EndlessRain0110’s “That Goth Girl,” Part 5

Good morning all,

Today’s review will cover “That Goth Girl” Part 5. This is the latest iteration of an ongoing CGI comic series created by EndlessRain01010 (a.k.a. EndlessRain). (NOTE: Readers can read an interview with EndlessRain0110 here and the previous review of the first four parts here.) Part 5 was released on January 20th, 2021.

This consists of 77 color images (including the cover) in 1920 x 1080p resolution. This takes place entirely within the posh spa resort which readers first saw in Part 4. The cast consists of Dan (a.k.a. Danny) our point-of-view character, his girlfriend Valeria (a.k.a. Val), Val’s mother Veronica, and Danny’s co-worker Ash. Of note, this features both female and male growth!

Some minor capitalization issues, like the first letter of “mom” should have been upper-cased in the above image. In general, capitalization wasn’t a problem and I may be the only person who even notices it 😉

One of the things I want to highlight is the inclusion of conflict in this comic. Too often, growth stories are merely a chronological list of events and not actual stories. What do I mean? Well, they omit conflict, drama, and tension. Instead, the protagonists achieve their goals without significant opposition. Examples of such include Bust Artist’s grOw/cinema “The Ever-Expanding Universe” (read a review of Part 1 here), Dinner Kun’s “Project Izanami” (read a review of the finale here), RedFireD0g’s “Kaylee,” etc. In those examples, the main characters face no adversaries capable of even delaying their progress.

I love tales of curvy women becoming ever more voluptuous! However, those become less interesting when no obstacles impede their progress and there’s nothing to be overcome. At that point, they become a list of ever increasing heights, like an Excel spreadsheet full of numbers instead of a dramatic narrative.

There have been works in popular media which were entertaining, but also omitted conflict. At least, they did not portray conflict in a traditional manner. One example is the 1988 Japanese animated film “My Neighbor Totoro,” a work which at most was light on conflict. There were problems to be overcome in that film, such as the mother’s illness and Mei running away. However, those problems were easily resolved. Personally, I think of My Neighbor Totoro as the exception that proves the rule. That’s not to say that Totoro is the only example of a low stakes narrative, but nonetheless I feel safe claiming that most popular works try to incorporate drama and tension. In general, it’s difficult to build excitement without significant conflict to create drama and drive interest in the outcome.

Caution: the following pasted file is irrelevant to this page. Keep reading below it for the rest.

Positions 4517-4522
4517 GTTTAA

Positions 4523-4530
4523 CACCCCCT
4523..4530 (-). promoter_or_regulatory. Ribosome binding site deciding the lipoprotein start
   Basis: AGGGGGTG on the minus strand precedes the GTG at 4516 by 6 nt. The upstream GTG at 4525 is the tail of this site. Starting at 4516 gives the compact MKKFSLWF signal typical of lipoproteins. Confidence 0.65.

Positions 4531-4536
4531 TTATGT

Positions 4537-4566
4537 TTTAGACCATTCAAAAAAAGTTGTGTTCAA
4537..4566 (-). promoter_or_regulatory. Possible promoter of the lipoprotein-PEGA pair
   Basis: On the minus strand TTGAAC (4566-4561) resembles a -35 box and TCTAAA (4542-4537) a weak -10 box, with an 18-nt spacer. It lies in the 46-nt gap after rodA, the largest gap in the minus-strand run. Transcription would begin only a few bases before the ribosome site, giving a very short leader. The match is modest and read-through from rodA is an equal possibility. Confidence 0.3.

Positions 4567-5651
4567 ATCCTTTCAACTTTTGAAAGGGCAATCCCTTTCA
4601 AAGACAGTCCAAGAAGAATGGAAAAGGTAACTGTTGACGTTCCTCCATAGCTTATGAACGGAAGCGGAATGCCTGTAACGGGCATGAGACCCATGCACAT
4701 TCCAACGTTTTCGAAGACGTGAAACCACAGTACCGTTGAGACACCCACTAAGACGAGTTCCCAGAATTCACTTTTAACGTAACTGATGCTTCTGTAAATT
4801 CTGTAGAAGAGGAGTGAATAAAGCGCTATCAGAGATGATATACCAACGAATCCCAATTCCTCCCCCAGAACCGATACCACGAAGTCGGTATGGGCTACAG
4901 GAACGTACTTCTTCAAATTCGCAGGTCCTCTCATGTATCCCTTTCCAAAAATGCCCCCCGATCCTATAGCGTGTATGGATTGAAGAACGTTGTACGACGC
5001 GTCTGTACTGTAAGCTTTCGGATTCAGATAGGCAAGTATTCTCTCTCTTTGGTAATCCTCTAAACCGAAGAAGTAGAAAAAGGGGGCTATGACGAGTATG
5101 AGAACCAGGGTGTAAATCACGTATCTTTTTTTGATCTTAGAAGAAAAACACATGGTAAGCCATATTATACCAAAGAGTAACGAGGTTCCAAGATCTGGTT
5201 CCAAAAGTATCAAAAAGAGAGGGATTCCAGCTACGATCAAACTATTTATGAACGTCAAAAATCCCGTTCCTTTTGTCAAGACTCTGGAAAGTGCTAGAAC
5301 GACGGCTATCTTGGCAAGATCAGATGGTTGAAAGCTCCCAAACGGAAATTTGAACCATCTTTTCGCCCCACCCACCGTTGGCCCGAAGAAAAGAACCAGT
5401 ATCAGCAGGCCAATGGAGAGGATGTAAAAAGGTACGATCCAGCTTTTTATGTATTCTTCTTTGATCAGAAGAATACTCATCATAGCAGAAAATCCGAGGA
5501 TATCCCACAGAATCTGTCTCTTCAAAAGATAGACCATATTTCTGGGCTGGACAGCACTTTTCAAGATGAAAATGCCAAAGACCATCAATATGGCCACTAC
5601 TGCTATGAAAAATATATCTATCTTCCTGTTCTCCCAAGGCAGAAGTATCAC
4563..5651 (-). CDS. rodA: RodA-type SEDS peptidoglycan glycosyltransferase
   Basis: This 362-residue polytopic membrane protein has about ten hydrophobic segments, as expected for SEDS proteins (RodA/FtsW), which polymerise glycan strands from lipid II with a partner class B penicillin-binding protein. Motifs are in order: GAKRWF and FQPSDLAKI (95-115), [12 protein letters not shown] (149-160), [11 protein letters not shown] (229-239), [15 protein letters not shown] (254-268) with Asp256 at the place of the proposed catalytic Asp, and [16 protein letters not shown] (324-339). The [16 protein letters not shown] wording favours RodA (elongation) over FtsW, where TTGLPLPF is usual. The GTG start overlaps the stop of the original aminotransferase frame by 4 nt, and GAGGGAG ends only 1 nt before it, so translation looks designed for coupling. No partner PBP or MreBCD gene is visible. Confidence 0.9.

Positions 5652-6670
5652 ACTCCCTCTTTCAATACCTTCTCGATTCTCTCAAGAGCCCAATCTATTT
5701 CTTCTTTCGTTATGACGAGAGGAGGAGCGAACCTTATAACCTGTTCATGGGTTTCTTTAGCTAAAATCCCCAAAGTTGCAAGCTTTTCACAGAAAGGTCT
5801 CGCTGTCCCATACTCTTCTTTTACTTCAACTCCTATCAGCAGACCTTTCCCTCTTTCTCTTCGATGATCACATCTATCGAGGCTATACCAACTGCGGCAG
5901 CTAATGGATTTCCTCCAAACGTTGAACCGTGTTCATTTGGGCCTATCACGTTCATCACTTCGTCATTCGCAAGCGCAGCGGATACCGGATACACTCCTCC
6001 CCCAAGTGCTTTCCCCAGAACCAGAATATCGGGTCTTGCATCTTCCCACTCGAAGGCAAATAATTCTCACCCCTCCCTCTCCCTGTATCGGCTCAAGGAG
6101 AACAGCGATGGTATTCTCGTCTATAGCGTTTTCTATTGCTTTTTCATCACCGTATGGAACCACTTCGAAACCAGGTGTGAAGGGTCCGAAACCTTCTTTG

That’s why superheroes are given supervillains to oppose them. DC Comic’s Superman started out fighting street-level thugs and other criminals who had no chance of fighting back. However, those stories quickly became stale and more capable opponents such as the Ultra-Humanite, Lex Luthor, Mister Mxyzptlk, etc. were introduced.

(FULL DISCLOSURE: One of my own stories, “Johnny Helps,” was also called out by a reader on Amazon for lacking conflict! Thus, I’ve since strived to always include conflict in my works.)

That noted, while “That Goth Girl” has the potential for tension, in the form of antagonist Ash, it could be stronger. For example, at one point Ash was unceremoniously tossed into the pool by Veronica. I expected Ash to confront Veronica afterward. Ash was by no means a physical match as the giant-sized mother was much larger, but Ash could have at least complained to the staff. It felt odd that she would accept the assault in a nonchalant manner. Yet, the next time we see Ash she is talking to Veronica and seemingly was fine with being violently pitched into the water. In fact, the process was repeated and she was pushed back into the pool, the second time by Val.

Not sure what happened here, but Ash’s thigh bulges unnaturally.

Presumably, the spa employs a few staff members to run the place. (NOTE: Surprisingly, employees were never shown.) Those workers might object when a few customers throw others into the water against their will. Additionally, the workers would probably speak up when customers make love at the poolside ❗

Not saying that I didn’t enjoy this scene, but what kind of a resort allows customers to “get busy” in public? Or to put that differently, what rules exist in this universe? Is public love-making permitted in a way that differs from the real-world?

Overall, I recommend “That Goth Girl” Part 5 to gentle growth fans and I’m excited to see how the plot develops. Folks can purchase it for $6 here: https://endlessrain.e-junkie.com/3 My hope is that future issues will show that Ash is indeed a formidable opponent and will include more drama and tension.

That’s all for now, next week will feature an expansion-themed video clip from a new creator who hasn’t been covered by There She Grows before. Until then, keep growing!

This review is protected under Fair Use copyright law.

All Rights Reserved.

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